prominent themes in Frankenstein.
  Literary Motifs

    A motif is a
 repeated theme,
 image, or literary
  device. Look for
  these common
     motifs in
The Double or Doppelganger (German for "double-goer"):
Defined by Federick S. Frank as "a second self or alternate
identity, sometimes, but not always, a physical twin. The
Doppelganger in demonic form can be a reciprocal or lower
bestial self or a Mr. Hyde. Gothic doppelgangers often haunt
and threaten the rational psyche of the victim to whom they
become attached" (435).
The double motif involves a
comparison or contrast between
two characters or sets of
characters within a work to
represent opposing forces in
human nature. For example, Dr.
Jekyll and his evil double Mr. Hyde
are contrasted to represent the
battle between the rational,
intellectual self (Jekyll) and the
irrational, bestial self (Hyde). The
double motif suggests that humans
are burdened with a dual nature, a
soul forever divided.
Double characters are often paired
in common relationships, such as
twins, siblings, husband/wife,
parent/child, hero/villain,
creator/creature, etc.
Forbidden Knowledge or Power/ Faust Motif:
Forbidden Knowledge or Power/ Faust Motif:
Forbidden knowledge/power is often the Gothic
protagonist’s goal. The Gothic "hero" questions the
universe’s ambiguous nature and tries to
comprehend and control those supernatural powers
that mortals cannot understand. He tries to overcome
human limitations and make himself into a "god."
This ambition usually leads to the hero’s "fall" or
destruction; however, Gothic tales of ambition
sometimes paradoxically evoke our
admiration because they picture
individuals with the courage to defy
fate and cosmic forces in an attempt
to transcend the mundane to the
eternal and sublime.
Monster/Satanic Hero/Fallen Man:
The courageous search for forbidden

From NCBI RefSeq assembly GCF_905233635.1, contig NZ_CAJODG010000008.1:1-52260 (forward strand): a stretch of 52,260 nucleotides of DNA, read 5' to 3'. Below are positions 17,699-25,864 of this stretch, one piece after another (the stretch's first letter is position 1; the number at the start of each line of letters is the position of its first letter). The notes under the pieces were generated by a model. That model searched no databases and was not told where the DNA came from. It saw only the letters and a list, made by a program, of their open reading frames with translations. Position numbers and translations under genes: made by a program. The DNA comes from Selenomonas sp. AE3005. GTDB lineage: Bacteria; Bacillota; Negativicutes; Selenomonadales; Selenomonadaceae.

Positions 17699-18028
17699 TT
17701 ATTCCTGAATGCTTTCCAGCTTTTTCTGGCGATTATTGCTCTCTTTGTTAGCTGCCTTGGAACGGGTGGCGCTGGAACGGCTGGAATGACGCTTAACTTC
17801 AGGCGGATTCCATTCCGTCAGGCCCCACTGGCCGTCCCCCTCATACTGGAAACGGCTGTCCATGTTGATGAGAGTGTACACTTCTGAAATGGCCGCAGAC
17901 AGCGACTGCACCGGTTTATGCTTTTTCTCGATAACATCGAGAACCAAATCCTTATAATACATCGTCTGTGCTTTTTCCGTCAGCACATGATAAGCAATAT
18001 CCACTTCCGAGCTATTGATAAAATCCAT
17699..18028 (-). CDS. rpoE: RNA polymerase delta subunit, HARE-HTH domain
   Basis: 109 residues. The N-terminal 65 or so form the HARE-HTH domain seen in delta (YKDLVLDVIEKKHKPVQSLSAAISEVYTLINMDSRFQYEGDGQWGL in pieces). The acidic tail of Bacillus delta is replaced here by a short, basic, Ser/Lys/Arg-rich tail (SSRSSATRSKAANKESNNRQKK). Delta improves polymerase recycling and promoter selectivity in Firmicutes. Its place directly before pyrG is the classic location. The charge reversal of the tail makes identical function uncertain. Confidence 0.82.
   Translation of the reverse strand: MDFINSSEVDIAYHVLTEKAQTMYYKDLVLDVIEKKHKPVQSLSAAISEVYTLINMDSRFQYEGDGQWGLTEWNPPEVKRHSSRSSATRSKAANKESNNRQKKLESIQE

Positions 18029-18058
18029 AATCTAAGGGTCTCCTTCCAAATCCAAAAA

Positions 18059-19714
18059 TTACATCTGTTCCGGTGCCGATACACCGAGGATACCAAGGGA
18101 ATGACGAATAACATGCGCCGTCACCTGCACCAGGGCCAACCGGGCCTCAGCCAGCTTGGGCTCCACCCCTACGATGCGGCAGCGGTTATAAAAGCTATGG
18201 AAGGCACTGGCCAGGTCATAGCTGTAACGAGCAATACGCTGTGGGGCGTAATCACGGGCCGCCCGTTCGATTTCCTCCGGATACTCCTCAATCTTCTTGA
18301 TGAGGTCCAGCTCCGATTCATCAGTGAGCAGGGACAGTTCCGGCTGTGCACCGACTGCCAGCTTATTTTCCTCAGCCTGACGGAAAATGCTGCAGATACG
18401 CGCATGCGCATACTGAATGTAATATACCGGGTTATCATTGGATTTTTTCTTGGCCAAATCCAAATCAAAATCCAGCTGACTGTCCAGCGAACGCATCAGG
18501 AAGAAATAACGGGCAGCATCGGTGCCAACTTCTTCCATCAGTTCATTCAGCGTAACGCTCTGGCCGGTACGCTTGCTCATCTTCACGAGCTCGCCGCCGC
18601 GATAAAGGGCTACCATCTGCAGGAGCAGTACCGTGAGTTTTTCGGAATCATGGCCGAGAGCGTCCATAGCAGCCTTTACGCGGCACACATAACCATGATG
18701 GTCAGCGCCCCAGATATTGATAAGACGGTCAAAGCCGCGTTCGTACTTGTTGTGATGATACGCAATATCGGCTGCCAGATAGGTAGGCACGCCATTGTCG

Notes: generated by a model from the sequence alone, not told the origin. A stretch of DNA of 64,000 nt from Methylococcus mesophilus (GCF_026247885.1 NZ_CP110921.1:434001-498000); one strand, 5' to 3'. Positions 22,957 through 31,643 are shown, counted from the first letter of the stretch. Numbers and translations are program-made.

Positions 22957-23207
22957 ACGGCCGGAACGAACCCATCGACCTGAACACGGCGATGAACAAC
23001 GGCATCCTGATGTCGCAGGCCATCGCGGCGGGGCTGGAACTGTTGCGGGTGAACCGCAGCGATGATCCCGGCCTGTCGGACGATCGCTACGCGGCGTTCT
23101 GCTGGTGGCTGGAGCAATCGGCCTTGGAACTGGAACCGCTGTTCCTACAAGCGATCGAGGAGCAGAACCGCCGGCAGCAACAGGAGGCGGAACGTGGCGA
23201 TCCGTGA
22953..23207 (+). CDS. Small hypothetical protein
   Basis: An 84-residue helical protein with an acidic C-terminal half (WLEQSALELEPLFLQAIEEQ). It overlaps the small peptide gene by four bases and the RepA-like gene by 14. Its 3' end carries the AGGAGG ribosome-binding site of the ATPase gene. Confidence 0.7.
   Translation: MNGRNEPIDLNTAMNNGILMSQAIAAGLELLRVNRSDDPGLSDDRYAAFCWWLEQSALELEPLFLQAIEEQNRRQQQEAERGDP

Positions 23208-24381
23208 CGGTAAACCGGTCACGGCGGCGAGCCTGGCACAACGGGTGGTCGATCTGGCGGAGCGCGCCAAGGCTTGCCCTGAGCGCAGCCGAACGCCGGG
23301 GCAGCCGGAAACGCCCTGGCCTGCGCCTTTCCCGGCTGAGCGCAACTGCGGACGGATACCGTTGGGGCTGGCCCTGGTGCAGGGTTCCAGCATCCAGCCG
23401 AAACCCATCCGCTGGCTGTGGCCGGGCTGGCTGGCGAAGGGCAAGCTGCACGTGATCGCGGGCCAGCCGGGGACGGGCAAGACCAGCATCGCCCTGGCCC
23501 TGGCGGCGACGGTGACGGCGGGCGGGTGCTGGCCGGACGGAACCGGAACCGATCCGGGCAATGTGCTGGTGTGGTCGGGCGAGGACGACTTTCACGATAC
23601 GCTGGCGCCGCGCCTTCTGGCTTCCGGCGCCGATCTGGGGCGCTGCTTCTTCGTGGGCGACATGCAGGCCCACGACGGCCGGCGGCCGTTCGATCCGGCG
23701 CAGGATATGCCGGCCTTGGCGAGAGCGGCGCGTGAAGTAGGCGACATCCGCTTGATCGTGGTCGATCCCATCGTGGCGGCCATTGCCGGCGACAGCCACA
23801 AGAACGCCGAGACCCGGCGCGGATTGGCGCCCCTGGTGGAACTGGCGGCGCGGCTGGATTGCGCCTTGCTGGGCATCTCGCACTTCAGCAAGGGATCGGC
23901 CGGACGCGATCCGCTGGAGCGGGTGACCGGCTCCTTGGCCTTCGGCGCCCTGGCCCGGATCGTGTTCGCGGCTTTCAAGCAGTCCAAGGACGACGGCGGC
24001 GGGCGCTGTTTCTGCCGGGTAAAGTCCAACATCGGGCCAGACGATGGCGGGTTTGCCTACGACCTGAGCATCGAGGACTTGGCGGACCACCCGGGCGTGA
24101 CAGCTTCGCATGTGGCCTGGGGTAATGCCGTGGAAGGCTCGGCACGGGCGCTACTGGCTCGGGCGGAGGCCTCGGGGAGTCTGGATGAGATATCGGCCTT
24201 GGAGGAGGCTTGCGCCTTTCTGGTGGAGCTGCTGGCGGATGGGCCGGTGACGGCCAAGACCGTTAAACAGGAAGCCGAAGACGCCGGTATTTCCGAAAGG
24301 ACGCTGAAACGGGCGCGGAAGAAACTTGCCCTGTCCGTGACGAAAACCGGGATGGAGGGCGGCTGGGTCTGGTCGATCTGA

knowledge or power always leads the
hero to a fall, a corruption, or destruc-
tion, such as Satan’s or Adam’s fall.
Consequently, the hero in Gothic
literature is often a "villain." The
hero is isolated from others by his
fall and either becomes a monster
or confronts a monster who is his double. He becomes a
"Satanic hero" if, like Satan, he has courageously defied
the rules of God’s universe and has tried to transform
himself into a god. Note: the mad scientist, who tries to
transcend human limitations through science, is a type of
Satanic hero that is popular in Gothic literature
(examples include Dr. Jekyll and Frankenstein).
Multiple Narrative/Spiral Narrative
The story is frequently told through a
series of secret manuscripts or
multiple tales, each revealing a deeper
secret, so the narrative gradually
spirals inward toward the hidden truth.
The narrator is often a first-person
narrator compelled to tell the story to a
fascinated or captive listener
(representing the captivating power
of forbidden knowledge). By
revealing to us their own souls’
secrets, these narrators reveal the
secrets of humankind’s soul.
Terrible truths are often revealed to characters through
dreams or visions. The hidden knowledge of the
universe and of human nature emerges through dreams
because, when the person sleeps, reason sleeps, and
the supernatural, unreasonable world can break
through. Dreams in
Gothic literature
express the dark,
unconscious depths of
the psyche that are
repressed by reason—
truths that are too
terrible to be
comprehended by the
conscious mind.

Reveal the
intervention of
cosmic forces and
often represent
psychological or
spiritual conflict
(e.g., flashes of
lightning and violent
storms might
parallel some
turmoil within a
character’s mind).

To top